NEW DELHI, April 8 -- The Delhi High Court criticised the city's education department on Monday for the "very sad state of affairs" of government schools in the north-east district.

A bench led by Acting Chief Justice Manmohan took into account a "scathing" report presented by lawyer Ashok Agarwal, who visited these schools and found various issues such as broken desks, classroom shortages, and a lack of books and writing material. The bench remarked that the authorities are not supposed to just make publications in the newspapers but also work on the ground level to address the shortcomings.

The secretary education, who was physically present in the court and had earlier visited the schools to examine their condition, confirmed the findings in the report and assured that steps would be taken to drastically improve the situation in a time-bound manner.

"You should have known all this. Why do I have to call you? You should be going on ground level on your own. That is your job... Your job is affecting lives of young children. They are in-charge of education," the bench, also comprising Justice Manmeet P S Arora, said.

"You are not supposed to just publish announcements in newspapers that schools are hunky dory. There are 144 children in one classroom... This is very sad state of affairs," added the bench.

Agarwal contended that one of the schools in the district was being run from a tin building and two sections were at times being made to sit in a single classroom.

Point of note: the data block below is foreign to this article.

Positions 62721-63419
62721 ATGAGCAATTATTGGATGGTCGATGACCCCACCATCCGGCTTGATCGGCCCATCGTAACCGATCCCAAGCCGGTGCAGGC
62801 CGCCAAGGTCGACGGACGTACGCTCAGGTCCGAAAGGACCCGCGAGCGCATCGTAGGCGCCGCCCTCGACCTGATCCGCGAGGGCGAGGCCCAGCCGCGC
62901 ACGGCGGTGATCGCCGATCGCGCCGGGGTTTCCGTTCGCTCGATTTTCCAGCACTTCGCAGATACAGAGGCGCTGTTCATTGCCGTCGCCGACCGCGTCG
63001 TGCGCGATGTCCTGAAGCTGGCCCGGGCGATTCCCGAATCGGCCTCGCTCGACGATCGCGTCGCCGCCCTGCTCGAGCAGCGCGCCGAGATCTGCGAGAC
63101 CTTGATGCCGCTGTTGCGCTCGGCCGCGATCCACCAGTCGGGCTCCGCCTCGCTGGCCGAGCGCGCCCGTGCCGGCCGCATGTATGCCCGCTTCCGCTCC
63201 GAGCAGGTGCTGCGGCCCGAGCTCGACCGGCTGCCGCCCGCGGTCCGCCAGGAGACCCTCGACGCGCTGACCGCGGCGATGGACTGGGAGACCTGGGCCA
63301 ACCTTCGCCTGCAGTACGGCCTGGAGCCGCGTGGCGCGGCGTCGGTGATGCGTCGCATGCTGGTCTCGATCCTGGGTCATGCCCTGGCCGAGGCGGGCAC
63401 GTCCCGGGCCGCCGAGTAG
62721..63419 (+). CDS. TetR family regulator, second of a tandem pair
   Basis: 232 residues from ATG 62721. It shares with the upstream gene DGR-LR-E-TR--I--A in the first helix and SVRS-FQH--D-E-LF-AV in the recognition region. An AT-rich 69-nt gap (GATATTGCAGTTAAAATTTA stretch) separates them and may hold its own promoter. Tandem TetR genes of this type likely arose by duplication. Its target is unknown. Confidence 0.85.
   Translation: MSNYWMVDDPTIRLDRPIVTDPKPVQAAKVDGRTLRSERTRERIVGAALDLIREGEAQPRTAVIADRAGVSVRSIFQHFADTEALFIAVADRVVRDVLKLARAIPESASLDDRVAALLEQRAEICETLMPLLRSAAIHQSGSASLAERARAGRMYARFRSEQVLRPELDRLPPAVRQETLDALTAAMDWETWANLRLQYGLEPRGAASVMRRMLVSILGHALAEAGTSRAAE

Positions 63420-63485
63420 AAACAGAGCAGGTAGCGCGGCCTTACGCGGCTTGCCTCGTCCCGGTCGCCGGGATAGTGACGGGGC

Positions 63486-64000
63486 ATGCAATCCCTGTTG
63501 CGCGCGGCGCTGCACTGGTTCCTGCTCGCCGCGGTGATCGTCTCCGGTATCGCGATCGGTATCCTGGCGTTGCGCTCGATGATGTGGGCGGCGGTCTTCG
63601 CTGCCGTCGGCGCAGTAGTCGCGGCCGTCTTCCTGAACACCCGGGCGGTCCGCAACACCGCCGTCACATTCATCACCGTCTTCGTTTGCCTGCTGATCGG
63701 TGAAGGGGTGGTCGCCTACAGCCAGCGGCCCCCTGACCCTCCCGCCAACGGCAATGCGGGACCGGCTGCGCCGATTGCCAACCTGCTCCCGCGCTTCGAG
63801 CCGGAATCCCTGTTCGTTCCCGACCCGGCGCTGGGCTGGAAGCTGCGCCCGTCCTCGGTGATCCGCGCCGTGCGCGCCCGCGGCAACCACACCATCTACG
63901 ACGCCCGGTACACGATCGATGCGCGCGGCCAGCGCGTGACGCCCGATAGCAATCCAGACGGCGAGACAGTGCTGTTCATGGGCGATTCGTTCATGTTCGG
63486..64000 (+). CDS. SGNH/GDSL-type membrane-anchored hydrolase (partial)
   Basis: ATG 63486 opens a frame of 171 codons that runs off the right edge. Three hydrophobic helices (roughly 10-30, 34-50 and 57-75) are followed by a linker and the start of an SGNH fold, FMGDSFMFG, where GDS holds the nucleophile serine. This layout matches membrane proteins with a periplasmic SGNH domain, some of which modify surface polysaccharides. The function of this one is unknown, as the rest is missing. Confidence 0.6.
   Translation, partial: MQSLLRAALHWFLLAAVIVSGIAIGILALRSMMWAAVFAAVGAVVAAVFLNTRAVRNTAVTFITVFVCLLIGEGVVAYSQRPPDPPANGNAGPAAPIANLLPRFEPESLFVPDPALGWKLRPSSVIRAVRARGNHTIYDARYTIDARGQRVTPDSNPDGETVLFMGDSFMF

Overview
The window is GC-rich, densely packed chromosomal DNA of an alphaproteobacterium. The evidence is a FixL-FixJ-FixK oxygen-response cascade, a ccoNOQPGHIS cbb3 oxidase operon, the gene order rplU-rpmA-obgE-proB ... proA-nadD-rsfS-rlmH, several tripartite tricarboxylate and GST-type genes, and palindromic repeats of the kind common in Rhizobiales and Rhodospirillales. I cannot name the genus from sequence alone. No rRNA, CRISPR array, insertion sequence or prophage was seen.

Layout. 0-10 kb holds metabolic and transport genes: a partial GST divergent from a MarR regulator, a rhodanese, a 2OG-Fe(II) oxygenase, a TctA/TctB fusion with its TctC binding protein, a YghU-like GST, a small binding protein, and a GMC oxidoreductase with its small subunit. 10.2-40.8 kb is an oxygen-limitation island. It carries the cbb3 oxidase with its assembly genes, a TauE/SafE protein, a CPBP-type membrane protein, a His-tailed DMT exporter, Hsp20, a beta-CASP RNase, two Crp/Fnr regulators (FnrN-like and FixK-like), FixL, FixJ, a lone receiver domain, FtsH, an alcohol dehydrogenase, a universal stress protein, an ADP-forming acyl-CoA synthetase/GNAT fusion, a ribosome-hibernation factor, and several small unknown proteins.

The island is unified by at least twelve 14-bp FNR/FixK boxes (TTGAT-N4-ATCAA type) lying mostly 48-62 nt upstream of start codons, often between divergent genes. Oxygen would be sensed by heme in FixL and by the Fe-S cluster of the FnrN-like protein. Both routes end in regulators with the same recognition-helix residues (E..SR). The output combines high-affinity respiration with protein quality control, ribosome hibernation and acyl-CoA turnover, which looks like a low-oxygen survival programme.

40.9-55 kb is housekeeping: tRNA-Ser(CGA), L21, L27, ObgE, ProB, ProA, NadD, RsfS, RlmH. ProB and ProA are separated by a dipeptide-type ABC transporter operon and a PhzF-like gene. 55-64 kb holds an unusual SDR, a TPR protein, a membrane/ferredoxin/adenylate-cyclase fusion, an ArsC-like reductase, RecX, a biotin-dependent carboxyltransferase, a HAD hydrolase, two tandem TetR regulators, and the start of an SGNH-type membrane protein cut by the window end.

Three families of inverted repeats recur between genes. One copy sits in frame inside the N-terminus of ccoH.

The court remarked that the authorities' "lack of planning" resulted in "apathy" among the children for school and said accountability must be fixed of the officials. It also questioned how the children were expected to study in a tin building in such high temperatures.

"The problem is that no senior functionary's children are studying in these schools. That's the problem. There is no feedback.

"What is going to happen to our next generation? No wonder the jails are full. Do you understand the correlation?" Justice Manmohan observed.

The education secretary assured the court that there is no shortage of funds and books. Writing material as well as desks would be provided in the schools to all the students, he said. He also said that the tin building for one of the schools is a temporary arrangement and the students will be shifted to another building soon.

The bench emphasised the need for corrective action and instructed the education secretary to submit a detailed affidavit addressing the issues raised in the report. The court directed the secretary to identify and hold accountable any officials responsible for negligence. The matter was scheduled for further hearing on April 23.

The court was hearing a public interest litigation by NGO Social Jurist which was represented by Agarwal.

Earlier, the NGO had argued that the education of more than one lakh students studying in these schools were affected as they were forced to study in schools offering two hours of education per day or alternate day education.

It was argued that inaction on the part of the Delhi government violated the fundamental right to education of the students as guaranteed under articles 14, 21 and 21A of the Constitution read with the provisions of the Right to Education Act.

Published by HT Digital Content Services with permission from Millennium Post.